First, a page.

Some things just don’t change. As educators, you get more from students when they know you care about them. When you genuinely care about their welfare, they know it. Teachers today have to do this, and we, as educational leaders, must show them how to foster this belief in oneself into our school ecosystem. Teachers aren’t here to teach only subjects; they’re teaching the whole student. Teachers have an impact on students, and setting high expectations gives them the confidence to believe that they can succeed. At its core, teaching has always been about relationships. If students know that you care, they strive harder to learn. They want to be successful in your eyes and want to achieve.
As educators, we must advocate to ensure schools are places where equity and social justice exist. As we prepare teacher candidates to be classroom ready, we must help them understand race consciousness and the power of diversity. It is up to educational policy makers to illustrate the power of diversity and teach the value of it. This is no easy feat. A lot of work is required to combat the institutional racism that remains embedded in our educational ecosystem.
There needs to be a preemptive strike by those who prepare teachers. We need to teach candidates about race, class, gender, age, and other identifiers that foster discrimination within our teacher prep curricula. In order to be classroom ready, young teachers need to understand the differences that exist among the students they will be tasked to teach. They will need to celebrate the differences among us and show their students it’s ok to embrace them. This charge falls upon us as education leaders and innovators. We must prepare our future teachers for students of different races, classes, and ideologies with contrasting experiences from their own. I wholeheartedly believe it is our responsibility as education leaders to infuse diversity training into teacher prep curricula, in order to foster diversity in the classroom. As a dean, I honestly believe my responsibility is to hire faculty who understand the social ramifications of their actions in the classroom. My choices must embrace and promote diversity while maintaining a commitment to social justice and pedagogy. I respect and celebrate the differences in all of us, and I will encourage that in our teacher candidates. Change truly starts with us as teacher educators.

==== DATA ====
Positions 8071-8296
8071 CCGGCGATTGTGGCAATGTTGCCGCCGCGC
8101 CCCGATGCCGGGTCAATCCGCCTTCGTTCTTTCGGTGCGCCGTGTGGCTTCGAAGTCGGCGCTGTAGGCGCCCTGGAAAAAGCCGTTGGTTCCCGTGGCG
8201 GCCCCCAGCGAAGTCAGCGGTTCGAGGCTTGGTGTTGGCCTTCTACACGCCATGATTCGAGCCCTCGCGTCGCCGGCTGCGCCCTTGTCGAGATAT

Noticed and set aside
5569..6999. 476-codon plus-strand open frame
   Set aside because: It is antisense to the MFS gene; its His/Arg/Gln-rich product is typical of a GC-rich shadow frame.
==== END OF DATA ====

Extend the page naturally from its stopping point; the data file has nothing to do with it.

What are the solutions to address school segregation?
As educators, there’s a lot we can do. We can contact our legislators and continue to advocate for the rights of all. We can continue to rally for increased education funding across the board, with an additional focus on tackling inequities in our public schools. Having critical conversations is key. We must ask the tough questions about this taboo subject, because with discomfort comes movement. We can’t place students of different races together in a classroom and expect them to succeed simply because they’re in the same space. The teacher’s relationships with the students is ultimately what will determine their success. Our job as educational leaders is to restore learning in classrooms. Remember the classrooms where students explored? Teachers taught. Students participated. This is what a school for everyone looks like. It’s an environment where teachers encourage discovery and compel their students to think critically. If we can make that kind of learning pervasive, and equitable, we would have successful, organic places of learning in which everyone thrives. What neighborhood a school is in, or what the median annual household income is in an area, will no longer matter. The classroom itself will become a vibrant sanctuary where educators are committed to teaching life-long learning in a safe setting for all.
Michael Dantley is the dean of the College of Education, Health & Society at Miami University.